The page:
The job of keeping order at Maryland's troubled juvenile detention centers is being left to a work force that is often too small and unskilled to prevent assaults or riots, according to state documents and interviews with staff.
Part of the problem: Maryland pays the youth supervisors little more than cafeteria workers - and significantly less than their counterparts in surrounding states.
In his 2002 campaign for governor, Robert L. Ehrlich Jr. pledged a "child-first culture" that would make a priority of ending violence, escapes and suicide attempts in the juvenile justice system. But the system's first line of defense - its nearly 1,000 youth supervisors and juvenile counselors - continues to be dangerously depleted by annual attrition rates as high as 30 percent for entry-level workers, state documents show.
The turnover has produced staff shortages that, according to state monitors and the workers, have contributed to youths beating one another. Last year, state monitors noted inadequate staffing levels and "untrained, overworked" employees as a factor in a March riot at the Cheltenham Youth Facility in Prince George's County.
Staffing levels at many of the state's eight juvenile detention centers often fall well short of federal targets that recommend a ratio of at least one supervisor for every eight youths per shift. Juveniles charged with offenses that include drug dealing, armed robbery and rape are sent to the centers to await court dates or placement in treatment programs.
In October, the youth-to-supervisor ratio at Cheltenham was 18 to 1, according to a confidential Department of Juvenile Services staffing analysis obtained by The Sun.
The ratio was 10 to 1 at the J. DeWeese Carter Youth Center in Chestertown, 15 to 1 at the Alfred D. Noyes Children's Center in Rockville, and 10 to 1 at the Thomas J.S. Waxter Children's Center in Laurel. The analysis did not provide figures for three facilities too new to be included or for the privately run Charles H. Hickey Jr. School in Baltimore County, where monitors have chronicled instances of staff abusing youths and bringing alcohol and pornography into the facility.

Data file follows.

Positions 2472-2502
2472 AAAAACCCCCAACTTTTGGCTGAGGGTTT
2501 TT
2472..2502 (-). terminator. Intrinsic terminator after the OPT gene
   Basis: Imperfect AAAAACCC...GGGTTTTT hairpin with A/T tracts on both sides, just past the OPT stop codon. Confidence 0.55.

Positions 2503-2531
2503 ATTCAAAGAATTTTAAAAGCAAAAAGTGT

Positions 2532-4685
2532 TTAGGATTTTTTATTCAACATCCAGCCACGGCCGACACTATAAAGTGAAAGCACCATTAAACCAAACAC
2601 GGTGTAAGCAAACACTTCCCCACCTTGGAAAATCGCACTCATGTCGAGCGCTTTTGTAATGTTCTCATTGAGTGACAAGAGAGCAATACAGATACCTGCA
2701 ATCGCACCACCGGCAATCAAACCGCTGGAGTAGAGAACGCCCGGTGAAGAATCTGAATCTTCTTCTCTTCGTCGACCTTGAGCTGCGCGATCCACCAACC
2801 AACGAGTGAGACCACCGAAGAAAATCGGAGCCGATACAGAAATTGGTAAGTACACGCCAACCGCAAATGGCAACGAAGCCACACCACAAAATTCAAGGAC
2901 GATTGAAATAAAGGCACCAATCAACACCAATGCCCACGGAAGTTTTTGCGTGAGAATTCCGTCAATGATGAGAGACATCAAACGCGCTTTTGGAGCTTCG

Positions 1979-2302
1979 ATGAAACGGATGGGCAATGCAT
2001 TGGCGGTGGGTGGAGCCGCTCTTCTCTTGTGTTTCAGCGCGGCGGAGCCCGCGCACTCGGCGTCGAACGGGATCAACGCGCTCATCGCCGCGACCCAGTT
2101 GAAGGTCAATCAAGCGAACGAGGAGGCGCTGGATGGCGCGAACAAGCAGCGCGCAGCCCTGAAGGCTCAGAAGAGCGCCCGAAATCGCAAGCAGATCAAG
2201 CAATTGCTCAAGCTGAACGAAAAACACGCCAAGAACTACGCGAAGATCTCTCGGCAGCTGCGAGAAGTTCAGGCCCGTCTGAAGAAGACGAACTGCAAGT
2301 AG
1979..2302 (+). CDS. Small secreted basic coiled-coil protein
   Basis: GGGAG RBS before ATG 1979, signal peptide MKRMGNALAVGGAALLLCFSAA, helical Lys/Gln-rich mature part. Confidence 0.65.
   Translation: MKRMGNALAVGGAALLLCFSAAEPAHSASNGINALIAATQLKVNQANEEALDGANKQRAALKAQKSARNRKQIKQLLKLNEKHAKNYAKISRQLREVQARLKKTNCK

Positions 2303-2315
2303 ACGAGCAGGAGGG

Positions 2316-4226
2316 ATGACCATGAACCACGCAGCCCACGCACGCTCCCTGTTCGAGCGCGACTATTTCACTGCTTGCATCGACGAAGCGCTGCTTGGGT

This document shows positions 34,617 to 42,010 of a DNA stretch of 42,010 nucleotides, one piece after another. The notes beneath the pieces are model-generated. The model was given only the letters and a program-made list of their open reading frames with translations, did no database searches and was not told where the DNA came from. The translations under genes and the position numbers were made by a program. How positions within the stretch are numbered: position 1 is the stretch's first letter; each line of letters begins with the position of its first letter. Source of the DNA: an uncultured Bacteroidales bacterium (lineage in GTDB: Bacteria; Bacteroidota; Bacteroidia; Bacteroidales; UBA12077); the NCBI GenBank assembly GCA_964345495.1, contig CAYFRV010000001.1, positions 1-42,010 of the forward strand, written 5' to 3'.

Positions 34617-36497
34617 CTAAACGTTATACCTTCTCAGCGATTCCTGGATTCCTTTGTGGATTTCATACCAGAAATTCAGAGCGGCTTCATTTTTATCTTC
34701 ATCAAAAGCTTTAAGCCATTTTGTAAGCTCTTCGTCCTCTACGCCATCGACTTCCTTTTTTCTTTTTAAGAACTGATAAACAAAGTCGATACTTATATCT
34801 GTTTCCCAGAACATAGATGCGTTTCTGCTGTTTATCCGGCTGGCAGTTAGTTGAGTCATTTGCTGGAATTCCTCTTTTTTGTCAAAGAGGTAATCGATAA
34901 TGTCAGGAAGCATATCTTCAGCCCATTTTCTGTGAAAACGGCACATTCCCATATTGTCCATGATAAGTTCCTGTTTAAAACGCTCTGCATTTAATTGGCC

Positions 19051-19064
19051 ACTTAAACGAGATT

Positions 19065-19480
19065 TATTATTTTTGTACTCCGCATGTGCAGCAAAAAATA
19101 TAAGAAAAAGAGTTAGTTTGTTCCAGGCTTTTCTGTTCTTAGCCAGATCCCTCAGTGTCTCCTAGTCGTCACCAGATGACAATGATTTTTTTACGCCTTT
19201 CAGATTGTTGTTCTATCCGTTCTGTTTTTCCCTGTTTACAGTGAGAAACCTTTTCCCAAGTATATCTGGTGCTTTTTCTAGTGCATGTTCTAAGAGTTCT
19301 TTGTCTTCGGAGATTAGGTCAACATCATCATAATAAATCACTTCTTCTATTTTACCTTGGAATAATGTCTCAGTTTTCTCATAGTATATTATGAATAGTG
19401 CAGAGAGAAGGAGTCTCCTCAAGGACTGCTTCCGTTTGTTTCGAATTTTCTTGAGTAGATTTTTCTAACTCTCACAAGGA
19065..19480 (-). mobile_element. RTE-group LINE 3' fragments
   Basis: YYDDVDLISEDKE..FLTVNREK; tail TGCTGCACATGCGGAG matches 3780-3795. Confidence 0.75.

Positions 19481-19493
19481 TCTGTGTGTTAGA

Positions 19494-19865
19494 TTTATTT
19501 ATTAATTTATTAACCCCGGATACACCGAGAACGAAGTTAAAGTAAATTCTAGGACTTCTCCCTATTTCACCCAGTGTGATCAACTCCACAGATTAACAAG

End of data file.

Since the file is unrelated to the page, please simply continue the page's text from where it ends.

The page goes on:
The ratios have not changed significantly since October except at Cheltenham. Department officials said the ratio there has improved to 9 to 1, not because of hiring but because the population of the 132-year-old center has been reduced by half in recent months to a little more than 100 youths. The department's targets call for a 6 to 1 ratio at Cheltenham because its design presents additional challenges.
Juvenile Services Secretary Kenneth C. Montague Jr. said the staffing problems are a big concern. "The populations need to be reduced, and we need to have more staff," he said. "It all feeds into this whole issue of child safety."
He said overtime is frequently used to fill staffing gaps, "and then the staff themselves get in jeopardy because they are tired and not alert."
At the Hickey School, according to the independent state monitor's office, an "overworked staff and a poor quality of staff" contributes to a "steady stream of assault/use of force incidents."
Youth supervisors, who must have a high school degree or its equivalent, are by far the largest part of a center's staff and are supposed to be a combination of guard and mentor. The unarmed workers are asked to provide guidance to children, and shepherd them to meals and classes. They also occasionally perform straight security functions such as staffing a guardhouse.
Juvenile counselors do just that and must have a college degree.
Maryland's starting salaries of $23,722 for youth supervisors and $26,958 for juvenile counselors are 8 percent to 34 percent lower than those of frontline detention workers in Virginia, the District of Columbia, Pennsylvania and Ohio, according to an informal Sun survey.